The first wave of the global “Spanish Flu” pandemic began in the spring, followed by a much deadlier second wave in the early fall. By September 1918, it had spread to North Carolina. Concerned parents wrote to university president Edward Kidder Graham, fearful for their children’s health.

Graham's response to a concerned parent
Graham’s response to a concerned parent (University of North Carolina Papers, #40005, University Archives).

The campus was quarantined in October, and second-year medical students and local nurses were recruited to work in the overflowing infirmary. Three students died in a span of less than two weeks, and on University Day, 1918, no public gathering was held. After a few weeks, the situation seemed to be improving. In an October 19th letter to a parent, President Graham noted that there were 30 students in the infirmary and 20 convalescing—significantly fewer than the nearly 130 hospitalized a week before.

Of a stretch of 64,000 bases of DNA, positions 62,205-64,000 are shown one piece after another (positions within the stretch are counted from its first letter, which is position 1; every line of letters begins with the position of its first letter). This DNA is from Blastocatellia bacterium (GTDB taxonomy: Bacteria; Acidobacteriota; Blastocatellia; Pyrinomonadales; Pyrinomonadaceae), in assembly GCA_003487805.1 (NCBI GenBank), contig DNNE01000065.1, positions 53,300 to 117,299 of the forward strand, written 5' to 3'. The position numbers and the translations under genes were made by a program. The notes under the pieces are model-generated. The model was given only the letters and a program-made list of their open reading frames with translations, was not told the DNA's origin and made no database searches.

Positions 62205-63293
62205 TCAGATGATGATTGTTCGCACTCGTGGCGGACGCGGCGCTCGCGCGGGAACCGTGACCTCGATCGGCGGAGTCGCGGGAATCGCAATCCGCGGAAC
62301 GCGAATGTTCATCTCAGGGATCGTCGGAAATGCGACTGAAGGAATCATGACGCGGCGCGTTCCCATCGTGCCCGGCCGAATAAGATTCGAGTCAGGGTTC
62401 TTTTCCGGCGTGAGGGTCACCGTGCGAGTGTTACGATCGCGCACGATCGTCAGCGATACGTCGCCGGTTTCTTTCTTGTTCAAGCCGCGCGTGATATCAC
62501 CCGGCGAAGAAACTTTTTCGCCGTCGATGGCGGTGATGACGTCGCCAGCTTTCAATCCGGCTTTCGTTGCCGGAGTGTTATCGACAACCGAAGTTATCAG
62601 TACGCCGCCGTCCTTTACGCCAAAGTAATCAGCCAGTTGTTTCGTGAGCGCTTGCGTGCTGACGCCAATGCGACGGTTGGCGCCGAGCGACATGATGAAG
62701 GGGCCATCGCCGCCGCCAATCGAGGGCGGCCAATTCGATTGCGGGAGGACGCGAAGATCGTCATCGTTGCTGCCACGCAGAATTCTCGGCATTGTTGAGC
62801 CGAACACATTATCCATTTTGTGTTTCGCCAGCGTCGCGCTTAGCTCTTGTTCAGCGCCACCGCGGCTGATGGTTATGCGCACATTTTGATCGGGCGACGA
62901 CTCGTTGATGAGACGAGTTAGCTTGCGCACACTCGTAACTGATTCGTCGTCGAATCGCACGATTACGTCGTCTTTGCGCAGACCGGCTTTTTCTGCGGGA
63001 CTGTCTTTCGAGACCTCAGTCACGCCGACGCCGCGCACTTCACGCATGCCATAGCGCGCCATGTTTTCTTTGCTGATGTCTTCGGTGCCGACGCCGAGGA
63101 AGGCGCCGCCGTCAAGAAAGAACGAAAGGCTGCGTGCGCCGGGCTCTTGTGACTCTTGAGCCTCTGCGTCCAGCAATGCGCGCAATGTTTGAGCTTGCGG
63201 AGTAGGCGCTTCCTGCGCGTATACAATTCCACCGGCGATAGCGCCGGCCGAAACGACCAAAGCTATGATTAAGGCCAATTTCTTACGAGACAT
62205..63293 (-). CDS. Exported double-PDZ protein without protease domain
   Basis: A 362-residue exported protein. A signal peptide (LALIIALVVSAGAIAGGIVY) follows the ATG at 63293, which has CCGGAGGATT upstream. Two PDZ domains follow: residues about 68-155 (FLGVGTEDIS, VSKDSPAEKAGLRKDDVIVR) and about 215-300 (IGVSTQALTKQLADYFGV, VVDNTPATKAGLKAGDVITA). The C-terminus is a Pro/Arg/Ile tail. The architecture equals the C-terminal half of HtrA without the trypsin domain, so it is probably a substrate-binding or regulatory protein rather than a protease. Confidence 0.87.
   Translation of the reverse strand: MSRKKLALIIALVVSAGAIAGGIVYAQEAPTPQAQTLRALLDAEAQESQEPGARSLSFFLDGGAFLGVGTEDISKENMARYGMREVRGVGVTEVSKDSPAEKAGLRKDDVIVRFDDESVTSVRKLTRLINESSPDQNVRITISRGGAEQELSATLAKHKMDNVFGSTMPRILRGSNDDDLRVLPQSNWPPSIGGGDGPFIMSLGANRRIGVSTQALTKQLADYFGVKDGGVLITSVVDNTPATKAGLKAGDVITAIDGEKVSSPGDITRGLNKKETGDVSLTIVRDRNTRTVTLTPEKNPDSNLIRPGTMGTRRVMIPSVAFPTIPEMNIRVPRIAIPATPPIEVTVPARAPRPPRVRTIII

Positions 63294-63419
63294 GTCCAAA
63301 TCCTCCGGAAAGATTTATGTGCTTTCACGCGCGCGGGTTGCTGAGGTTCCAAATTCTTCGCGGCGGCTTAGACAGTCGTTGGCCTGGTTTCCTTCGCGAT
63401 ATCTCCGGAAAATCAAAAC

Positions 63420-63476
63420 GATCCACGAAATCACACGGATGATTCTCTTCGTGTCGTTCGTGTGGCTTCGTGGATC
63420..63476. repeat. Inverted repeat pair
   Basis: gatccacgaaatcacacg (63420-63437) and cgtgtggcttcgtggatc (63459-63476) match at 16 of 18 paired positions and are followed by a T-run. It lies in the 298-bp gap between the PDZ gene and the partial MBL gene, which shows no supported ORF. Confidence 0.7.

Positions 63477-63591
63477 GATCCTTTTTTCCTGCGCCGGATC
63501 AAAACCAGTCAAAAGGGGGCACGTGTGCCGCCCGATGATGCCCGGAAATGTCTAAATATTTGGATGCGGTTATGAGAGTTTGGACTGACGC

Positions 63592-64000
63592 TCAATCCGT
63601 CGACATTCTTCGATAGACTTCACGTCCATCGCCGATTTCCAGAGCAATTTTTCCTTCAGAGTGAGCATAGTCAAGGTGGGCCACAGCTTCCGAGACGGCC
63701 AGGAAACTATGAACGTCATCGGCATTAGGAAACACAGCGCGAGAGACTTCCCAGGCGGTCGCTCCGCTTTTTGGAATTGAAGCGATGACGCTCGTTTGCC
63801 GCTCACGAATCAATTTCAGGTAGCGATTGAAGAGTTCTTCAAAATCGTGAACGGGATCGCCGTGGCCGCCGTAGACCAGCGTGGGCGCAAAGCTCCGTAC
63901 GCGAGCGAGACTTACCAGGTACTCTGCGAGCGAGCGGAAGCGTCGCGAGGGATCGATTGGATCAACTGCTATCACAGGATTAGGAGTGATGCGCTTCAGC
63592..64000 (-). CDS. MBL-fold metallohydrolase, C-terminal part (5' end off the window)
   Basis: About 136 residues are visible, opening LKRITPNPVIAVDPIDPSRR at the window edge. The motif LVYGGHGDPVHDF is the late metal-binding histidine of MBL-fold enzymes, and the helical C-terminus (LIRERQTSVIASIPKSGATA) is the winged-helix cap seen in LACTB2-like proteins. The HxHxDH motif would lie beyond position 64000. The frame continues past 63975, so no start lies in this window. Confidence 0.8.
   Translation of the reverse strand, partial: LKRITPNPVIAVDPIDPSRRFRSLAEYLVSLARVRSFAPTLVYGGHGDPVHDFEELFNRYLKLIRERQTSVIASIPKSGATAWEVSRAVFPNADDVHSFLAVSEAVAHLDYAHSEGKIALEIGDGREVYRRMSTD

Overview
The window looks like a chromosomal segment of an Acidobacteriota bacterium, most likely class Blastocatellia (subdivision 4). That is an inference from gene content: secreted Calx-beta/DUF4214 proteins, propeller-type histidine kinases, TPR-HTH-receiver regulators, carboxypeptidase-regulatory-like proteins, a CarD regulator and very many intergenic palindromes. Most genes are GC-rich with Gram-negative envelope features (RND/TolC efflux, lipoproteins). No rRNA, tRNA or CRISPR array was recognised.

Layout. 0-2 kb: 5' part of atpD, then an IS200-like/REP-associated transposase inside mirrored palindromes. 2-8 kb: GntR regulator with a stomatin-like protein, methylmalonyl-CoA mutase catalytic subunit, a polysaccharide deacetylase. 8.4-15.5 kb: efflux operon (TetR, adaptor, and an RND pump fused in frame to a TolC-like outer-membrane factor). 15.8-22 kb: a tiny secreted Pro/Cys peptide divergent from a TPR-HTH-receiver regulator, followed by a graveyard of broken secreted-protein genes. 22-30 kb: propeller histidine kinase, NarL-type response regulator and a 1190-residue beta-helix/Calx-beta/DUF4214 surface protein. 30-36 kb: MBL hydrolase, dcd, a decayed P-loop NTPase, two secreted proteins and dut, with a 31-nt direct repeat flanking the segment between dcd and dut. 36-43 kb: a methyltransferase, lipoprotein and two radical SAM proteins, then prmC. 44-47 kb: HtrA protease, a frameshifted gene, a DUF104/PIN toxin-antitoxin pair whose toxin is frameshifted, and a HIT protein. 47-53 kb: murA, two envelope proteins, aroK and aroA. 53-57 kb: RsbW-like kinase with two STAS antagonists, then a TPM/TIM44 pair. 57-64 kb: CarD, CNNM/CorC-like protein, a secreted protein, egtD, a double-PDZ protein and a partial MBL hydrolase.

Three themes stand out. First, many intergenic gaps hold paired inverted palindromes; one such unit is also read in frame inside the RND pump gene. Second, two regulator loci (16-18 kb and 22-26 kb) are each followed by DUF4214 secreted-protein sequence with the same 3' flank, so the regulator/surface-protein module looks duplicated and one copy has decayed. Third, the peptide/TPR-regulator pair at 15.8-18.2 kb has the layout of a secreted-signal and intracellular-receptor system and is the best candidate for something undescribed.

However, just two days later President Graham himself fell ill. Within days, he developed pneumonia as a complication of influenza. As the campus grew concerned about his condition and hoped for his recovery, the SATC commander asked that students not disturb Graham by marching or performing drills near his house. After less than a week’s illness, Graham died.

Portrait of Edward Kidder Graham
A memorial to President Graham printed as a frontispiece to the Dec. 25, 1918 High School Journal(Edward Kidder Graham Papers, #00282, Southern Historical Collection).

The next day, all classes and military drills were cancelled, and students were asked to “demean themselves in a quiet manner” in respect for the president. On October 31, Dean Marvin Stacy was appointed chairman of the faculty and assumed leadership of the university. Over the next two months, the war ended, the SATC disbanded, and the health crisis began to wane. However, influenza remained a serious threat. In January, 1919, Stacy also died of pneumonia as a complication of influenza, just less than three months after the death of his predecessor by the same illness.

By the spring, the global pandemic was ending. Over the course of the epidemic on campus, over 500 were treated for influenza in the infirmary and seven died—students William Bunting, Larry Templeton, and Kenneth Scott; nurse Bessie Roper; President Graham; Mrs. W.J. Hannah, a mother who caught the disease while caring for her son; and Dean Stacy.